Annual business plan competition sparks entrepreneurial spirit

Published by Logan Tuttle 6 months ago on Tue, Dec 14, 2021 4:45 PM
Concordia students participating in the Concordia Catalyst Competition on Dec. 3 were, from left: Karsten McCarter, Wyatt Hambly, Logan Kreizel, Dylan Rahder, Juan Leon and Joseph Bindl.

Wyatt Hambly’s idea for a mobile welding service won the second annual Concordia Catalyst Competition on Dec. 3, where students pitched their business plans to a panel of judges.  

Hambly Mobile Welding, LLC, was developed out of necessity as a way to help organizations and properties with their welding projects, eliminating the need for land and property owners having to transport heavy machinery to complete small-scale welds. His passion for welding started as a nine-year-old in 4-H and especially grew through taking multiple welding classes in high school. After thinking through how we could combine his passion and future career, as well as seeing a gap in the marketplace, the senior business major from Paso Robles, California decided to run with the idea to create a mobile welding service.  

“There are many welding shops throughout the country, small and large, but not as many mobile welding companies willing to travel to a customer’s location,” Hambly said. “This discovery opened my eyes to the opportunity to own a mobile welding service and learn how to make it successful. I plan to get experience working in the business world and continue to weld on the side, and then later turn this into a successful business.” 

Founded by Dr. Dennis Brink, Concordia professor of agricultural science, Brian Larrington, Nebraska senior sales representative at Boehringer Ingleheim and Jonathan Jank CO ’08 GR ’11, CEO of Seward County Chamber and Development Partnership, the annual competition was developed to provide students practical experience with formulating business plans that could be put into action. Throughout the Fall 2021 semester, students met with mentors from the Seward community and beyond including loan officers, successful entrepreneurs, insurance agents and experienced marketers to help refine their plans. 

“It’s vital that the next generation learns what it takes to open and run a successful business,” Jank said. “We are excited to partner with Concordia on this competition to help aspiring entrepreneurs follow their passions and eventually turn these plans into reality.” 

This year’s event started with 18 business plans that were presented to a panel of faculty from the College of Business and the agricultural science programs. From there, five were selected to present to the panel of guest judges, who collectively had three decades of entrepreneurial leadership experience.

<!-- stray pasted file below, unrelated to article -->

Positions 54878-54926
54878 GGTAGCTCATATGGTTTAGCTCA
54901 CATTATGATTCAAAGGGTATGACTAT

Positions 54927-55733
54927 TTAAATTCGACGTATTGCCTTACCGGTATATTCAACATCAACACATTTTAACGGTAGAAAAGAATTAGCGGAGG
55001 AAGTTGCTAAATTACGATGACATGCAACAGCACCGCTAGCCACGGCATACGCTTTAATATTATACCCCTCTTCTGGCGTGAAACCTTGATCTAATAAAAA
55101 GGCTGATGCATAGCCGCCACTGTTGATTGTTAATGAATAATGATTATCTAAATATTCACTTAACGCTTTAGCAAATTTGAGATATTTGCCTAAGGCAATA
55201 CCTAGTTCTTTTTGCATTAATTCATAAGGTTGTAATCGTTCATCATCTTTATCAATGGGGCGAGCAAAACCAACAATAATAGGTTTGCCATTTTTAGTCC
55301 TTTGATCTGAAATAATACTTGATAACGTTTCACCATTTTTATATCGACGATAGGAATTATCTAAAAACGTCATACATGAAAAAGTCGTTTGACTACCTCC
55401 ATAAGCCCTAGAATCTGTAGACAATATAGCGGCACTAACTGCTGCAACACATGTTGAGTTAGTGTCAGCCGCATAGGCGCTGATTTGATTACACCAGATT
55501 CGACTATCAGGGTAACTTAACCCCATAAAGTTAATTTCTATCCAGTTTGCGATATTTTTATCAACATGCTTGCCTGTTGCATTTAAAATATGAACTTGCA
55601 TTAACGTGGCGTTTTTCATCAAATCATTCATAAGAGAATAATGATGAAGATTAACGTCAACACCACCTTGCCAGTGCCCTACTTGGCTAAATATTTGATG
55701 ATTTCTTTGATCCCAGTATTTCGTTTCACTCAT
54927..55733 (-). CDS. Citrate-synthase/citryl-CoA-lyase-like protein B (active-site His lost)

“Entrepreneurship is about innovation, having the courage to venture down a path where there may be risk and developing a plan to navigate those risks to get down the path successfully,” Jon Moberly, dean of the College of Business, said. “While these characteristics are commonly seen in someone starting their own business, it’s important to realize that existing organizations need leaders with these same entrepreneurial characteristics to help them stay ahead of the competition and continue to grow.” 

Hambly said he appreciated being able to take multiple entrepreneurship classes at Concordia to encourage him and other students to work toward owning their own business. For the competition, he enjoyed working with his professors and mentor to prepare for pitching his plan to a panel of potential investors.  

“Having to stand in front of potential investors and explain my business plan in detail was very nerve-wracking, but an awesome experience,” Hambly said. “The questions the panel asked afterward were some I hadn’t thought of and that’s helped me to refine my plan even further.” 

The next competition, Moberly said, will be open to anyone who is dedicated to developing a business plan around an opportunity and values getting experience and valuable feedback—whether they’re a Concordia student, a community member or a high school student—anyone will have the opportunity to enter. 

“This event is also valuable for high school students and teachers who want the opportunity to see first-hand the work that goes into developing a business plan,” Moberly said, “including the types of questions they will need to be prepared to answer from potential investors and to also spark that entrepreneurial spirit.” 


Additional teams who pitched their business plans at the Dec. 3 competition included: 

Switchback Fitness & Therapy, second place 

Logan Kreizel, senior, Lincoln, Neb. 

Dylan Rahder, senior, York, Neb. 

A turn-key facility that provides a full-service gym, sports-specific training and physical therapy. 


Bindl Financial Planning, third place 

Joseph Bindl, senior, Papillion, Neb. 

A combination of tax planning and investment advising with a CPA who would hold a Series 6 and 7 licenses. 


Bronco Taco, fourth place 

Juan Leon, junior, Columbus, Neb. 

A taco food truck with large portions and a focus on going where appetites are large after a full night of entertainment. 


KC Feed, fifth place 

Karsten McCarter, sophomore, Elm Creek, Neb. 

Production and distribution of a high protein feed for a wide variety of animals.